Media Releases - 02 April 2020
The bushfires change everything: Victorian RFA Major Event Review must be triggered ASAP
- Governments must urgently implement new Regional Forest Agreement (RFA) Major Event Review mechanism in wake of 2019-20 bushfire crisis
- Bushfire-affected forests need care and support to recovery, not another ten years of logging
- RFAs must fast-track the Victorian logging industry’s planned transition out of special forests and into plantations
The Federal and Victorian governments have just re-signed five controversial Regional Forest Agreements (RFAs) for up to another 10 years of native forest logging, continuing the logging industry’s controversial exemption from national environment law. This is a disastrous move for both Victoria’s logging industry and the jobs in it, as well as Victoria’s native forests and wildlife.
However the renewed Victorian RFAs now have a new mechanism to review logging practices, the level of protection for forests and wildlife, and the stability of forest-dependent industries where a major event, such as bushfire occurs. The Wilderness Society has called for the inclusion of such a clause since 2017, if RFAs were to be continued with at all.
“Governments must move without delay to commence a Major Event Review. Last summer’s terrible bushfires have severe consequences for forests, wildlife, community and industry in four of Victoria’s five RFA regions. Logging clearly cannot go on as before,” said Amelia Young, National Campaign Director for The Wilderness Society.
“We now call upon the immediate triggering of the major event clause in these Victorian RFAs in the wake of devastating bushfires and for the same clause to be incorporated into other RFAs around the country. Given the extent of the recent bushfires in NSW, and the importance of removing damaging logging from recovering forests, it’s unconscionable that the NSW RFA continue unamended.”
The Victorian government conducted a two-year review of Victoria’s RFAs which found deep community expectation that public native forests be managed inclusively for all values such as water supply and carbon storage, not just unsustainable logging and woodchipping operations.
“The Victorian government’s RFA review clearly shows the Victorian public overwhelmingly support protecting forests from logging, a desire for improved recreation opportunities, and a future for the wood and fibre industry in plantations.”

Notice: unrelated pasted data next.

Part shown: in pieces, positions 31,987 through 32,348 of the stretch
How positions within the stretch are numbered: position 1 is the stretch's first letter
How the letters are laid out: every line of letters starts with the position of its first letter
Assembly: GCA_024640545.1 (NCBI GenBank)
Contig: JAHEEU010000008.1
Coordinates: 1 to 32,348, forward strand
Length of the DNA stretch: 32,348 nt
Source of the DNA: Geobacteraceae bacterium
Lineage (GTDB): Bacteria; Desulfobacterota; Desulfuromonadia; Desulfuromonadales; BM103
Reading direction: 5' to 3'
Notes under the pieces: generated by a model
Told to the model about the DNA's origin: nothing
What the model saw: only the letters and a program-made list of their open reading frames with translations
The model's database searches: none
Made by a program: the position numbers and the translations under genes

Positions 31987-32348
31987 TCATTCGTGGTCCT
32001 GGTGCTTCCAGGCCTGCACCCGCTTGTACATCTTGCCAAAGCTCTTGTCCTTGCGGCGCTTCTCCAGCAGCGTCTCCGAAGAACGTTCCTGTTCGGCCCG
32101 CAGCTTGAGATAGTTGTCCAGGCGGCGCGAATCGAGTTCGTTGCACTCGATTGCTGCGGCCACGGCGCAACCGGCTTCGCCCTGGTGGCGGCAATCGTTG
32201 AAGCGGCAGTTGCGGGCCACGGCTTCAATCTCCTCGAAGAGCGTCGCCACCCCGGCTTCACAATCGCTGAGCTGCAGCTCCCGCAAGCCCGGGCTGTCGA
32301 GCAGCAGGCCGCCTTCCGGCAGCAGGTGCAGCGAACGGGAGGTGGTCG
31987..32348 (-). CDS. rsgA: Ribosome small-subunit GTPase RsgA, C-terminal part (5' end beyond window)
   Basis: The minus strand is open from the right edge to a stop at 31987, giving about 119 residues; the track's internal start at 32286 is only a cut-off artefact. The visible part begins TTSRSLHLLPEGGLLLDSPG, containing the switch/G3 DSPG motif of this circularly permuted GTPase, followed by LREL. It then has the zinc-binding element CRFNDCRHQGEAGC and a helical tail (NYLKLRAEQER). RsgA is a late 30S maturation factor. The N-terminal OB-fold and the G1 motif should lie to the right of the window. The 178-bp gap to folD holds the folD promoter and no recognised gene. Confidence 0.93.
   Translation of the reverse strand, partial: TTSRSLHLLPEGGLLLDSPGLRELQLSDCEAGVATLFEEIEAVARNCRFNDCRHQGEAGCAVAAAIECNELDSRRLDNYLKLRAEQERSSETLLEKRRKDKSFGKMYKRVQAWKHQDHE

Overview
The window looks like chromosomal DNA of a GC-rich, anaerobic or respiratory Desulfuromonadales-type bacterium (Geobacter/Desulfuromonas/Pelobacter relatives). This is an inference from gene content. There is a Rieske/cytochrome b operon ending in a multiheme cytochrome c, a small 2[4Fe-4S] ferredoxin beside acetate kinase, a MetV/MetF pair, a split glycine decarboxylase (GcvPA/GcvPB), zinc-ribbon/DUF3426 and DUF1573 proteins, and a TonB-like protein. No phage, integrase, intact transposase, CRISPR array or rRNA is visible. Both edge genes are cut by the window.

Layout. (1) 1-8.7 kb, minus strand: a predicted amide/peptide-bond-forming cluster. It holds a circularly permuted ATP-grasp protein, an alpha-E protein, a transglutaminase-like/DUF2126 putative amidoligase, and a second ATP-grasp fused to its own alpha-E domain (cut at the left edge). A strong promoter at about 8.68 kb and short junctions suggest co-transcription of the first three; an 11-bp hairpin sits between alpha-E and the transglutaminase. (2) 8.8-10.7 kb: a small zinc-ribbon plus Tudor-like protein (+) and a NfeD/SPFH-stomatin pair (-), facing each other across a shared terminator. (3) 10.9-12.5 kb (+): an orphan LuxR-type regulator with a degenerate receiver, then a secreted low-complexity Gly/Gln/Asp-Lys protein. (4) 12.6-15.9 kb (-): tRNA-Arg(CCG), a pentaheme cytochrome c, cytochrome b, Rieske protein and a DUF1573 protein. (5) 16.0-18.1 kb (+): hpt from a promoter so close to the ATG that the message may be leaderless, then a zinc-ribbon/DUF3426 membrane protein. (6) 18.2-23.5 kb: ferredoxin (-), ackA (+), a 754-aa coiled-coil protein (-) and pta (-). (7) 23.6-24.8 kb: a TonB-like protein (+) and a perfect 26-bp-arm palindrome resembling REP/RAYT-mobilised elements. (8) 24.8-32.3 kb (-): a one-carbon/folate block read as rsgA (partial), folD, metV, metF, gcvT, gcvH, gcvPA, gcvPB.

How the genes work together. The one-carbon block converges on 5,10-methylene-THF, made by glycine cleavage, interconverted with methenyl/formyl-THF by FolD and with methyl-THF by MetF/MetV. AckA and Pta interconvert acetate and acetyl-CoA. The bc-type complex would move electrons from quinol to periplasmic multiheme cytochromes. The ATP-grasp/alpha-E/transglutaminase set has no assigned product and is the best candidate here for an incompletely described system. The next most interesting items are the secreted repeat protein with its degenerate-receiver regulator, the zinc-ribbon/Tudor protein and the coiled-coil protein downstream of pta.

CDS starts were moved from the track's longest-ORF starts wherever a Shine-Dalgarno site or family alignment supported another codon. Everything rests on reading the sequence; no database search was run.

“Now, given the bushfires, and the uncertainty for species and for the industry, a Major Event Review is warranted, timely and critical for community, forests and industry to recover.”
Even before last summer’s devastating bushfires, Victoria’s native forest logging industry was faced with dwindling wood volumes due to the impacts of successive bushfires, and decades of poor forest management.
“There is an urgent need to bring forward the Victorian Government’s commitment for planned industry transition out of native forests by 2030. It must also rapidly implement new Immediate Protection Areas and old-growth protection measures on the ground. Yet the logging industry is controversially pushing for immediate access to burnt areas as well as ongoing access to green unburnt areas—both highly damaging forms of logging that will harm recovering and living forests.”
The RFA CAR reserve—which must be Comprehensive Adequate and Representative—is already failing to protect Victoria’s threatened forest animals, including from extinction.
“The existing RFA CAR reserve system does not protect areas of critical habitat, nor areas known to be the minimum required to enable recovery of threatened species, like Leadbeater’s Possum and Greater Glider. After this summer’s bushfires, a Major Event Review is critically needed to help secure a future for these species which live nowhere else on the planet.”
“There is an urgent need to formally protect critical forests, and ensure the CAR reserve system is adequate—as is required under the RFAs—while transitioning industry. Now, the Great Forest National Park is needed more than ever before.”
Victoria’s RFAs need to facilitate rather than impede reform, and truly “modernised” RFAs would:
- promote reform of forest management, in line with science and community expectations
- protect forests from harmful logging
- immediately trigger a Major Event Review to ensure assessment of the forests following bushfire and rapid industry and management response
- end the special treatment for this one industry, by discontinuing its exemption from national environment law.
For further comment and information contact:
Amelia Young, National Campaign Director 0404 074 577
Tim Beshara, Federal Policy Director 0437 878 786